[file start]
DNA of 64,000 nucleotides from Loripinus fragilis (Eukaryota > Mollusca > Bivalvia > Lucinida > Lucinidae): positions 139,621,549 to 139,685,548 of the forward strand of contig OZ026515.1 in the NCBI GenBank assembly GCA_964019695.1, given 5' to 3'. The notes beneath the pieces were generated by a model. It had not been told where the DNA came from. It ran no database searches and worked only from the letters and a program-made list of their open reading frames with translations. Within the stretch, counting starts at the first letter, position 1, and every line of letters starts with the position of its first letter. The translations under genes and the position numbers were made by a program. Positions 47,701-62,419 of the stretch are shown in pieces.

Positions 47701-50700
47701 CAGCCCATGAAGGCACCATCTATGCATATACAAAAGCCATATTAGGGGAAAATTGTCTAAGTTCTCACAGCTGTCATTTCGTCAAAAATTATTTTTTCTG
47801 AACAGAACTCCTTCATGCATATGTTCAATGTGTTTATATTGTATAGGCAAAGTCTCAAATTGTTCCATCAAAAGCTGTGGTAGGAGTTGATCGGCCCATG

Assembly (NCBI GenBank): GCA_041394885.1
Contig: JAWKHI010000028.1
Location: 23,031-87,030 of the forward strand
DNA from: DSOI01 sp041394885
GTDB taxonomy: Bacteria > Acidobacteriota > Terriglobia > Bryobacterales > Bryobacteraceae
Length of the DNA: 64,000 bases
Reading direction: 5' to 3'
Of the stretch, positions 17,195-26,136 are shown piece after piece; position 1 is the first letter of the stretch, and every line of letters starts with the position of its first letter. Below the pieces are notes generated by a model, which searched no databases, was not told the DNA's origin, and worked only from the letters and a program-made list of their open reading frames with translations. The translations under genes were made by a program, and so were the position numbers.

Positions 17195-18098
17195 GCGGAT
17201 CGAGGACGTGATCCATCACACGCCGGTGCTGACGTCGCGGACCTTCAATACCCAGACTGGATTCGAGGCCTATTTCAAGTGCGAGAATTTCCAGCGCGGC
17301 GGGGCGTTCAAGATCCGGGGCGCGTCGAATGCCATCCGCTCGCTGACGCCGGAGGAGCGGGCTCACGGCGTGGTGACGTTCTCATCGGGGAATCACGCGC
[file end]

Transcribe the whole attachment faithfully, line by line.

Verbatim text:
DNA of 64,000 nucleotides from Loripinus fragilis (Eukaryota > Mollusca > Bivalvia > Lucinida > Lucinidae): positions 139,621,549 to 139,685,548 of the forward strand of contig OZ026515.1 in the NCBI GenBank assembly GCA_964019695.1, given 5' to 3'. The notes beneath the pieces were generated by a model. It had not been told where the DNA came from. It ran no database searches and worked only from the letters and a program-made list of their open reading frames with translations. Within the stretch, counting starts at the first letter, position 1, and every line of letters starts with the position of its first letter. The translations under genes and the position numbers were made by a program. Positions 47,701-62,419 of the stretch are shown in pieces.

Positions 47701-50700
47701 CAGCCCATGAAGGCACCATCTATGCATATACAAAAGCCATATTAGGGGAAAATTGTCTAAGTTCTCACAGCTGTCATTTCGTCAAAAATTATTTTTTCTG
47801 AACAGAACTCCTTCATGCATATGTTCAATGTGTTTATATTGTATAGGCAAAGTCTCAAATTGTTCCATCAAAAGCTGTGGTAGGAGTTGATCGGCCCATG

Assembly (NCBI GenBank): GCA_041394885.1
Contig: JAWKHI010000028.1
Location: 23,031-87,030 of the forward strand
DNA from: DSOI01 sp041394885
GTDB taxonomy: Bacteria > Acidobacteriota > Terriglobia > Bryobacterales > Bryobacteraceae
Length of the DNA: 64,000 bases
Reading direction: 5' to 3'
Of the stretch, positions 17,195-26,136 are shown piece after piece; position 1 is the first letter of the stretch, and every line of letters starts with the position of its first letter. Below the pieces are notes generated by a model, which searched no databases, was not told the DNA's origin, and worked only from the letters and a program-made list of their open reading frames with translations. The translations under genes were made by a program, and so were the position numbers.

Positions 17195-18098
17195 GCGGAT
17201 CGAGGACGTGATCCATCACACGCCGGTGCTGACGTCGCGGACCTTCAATACCCAGACTGGATTCGAGGCCTATTTCAAGTGCGAGAATTTCCAGCGCGGC
17301 GGGGCGTTCAAGATCCGGGGCGCGTCGAATGCCATCCGCTCGCTGACGCCGGAGGAGCGGGCTCACGGCGTGGTGACGTTCTCATCGGGGAATCACGCGC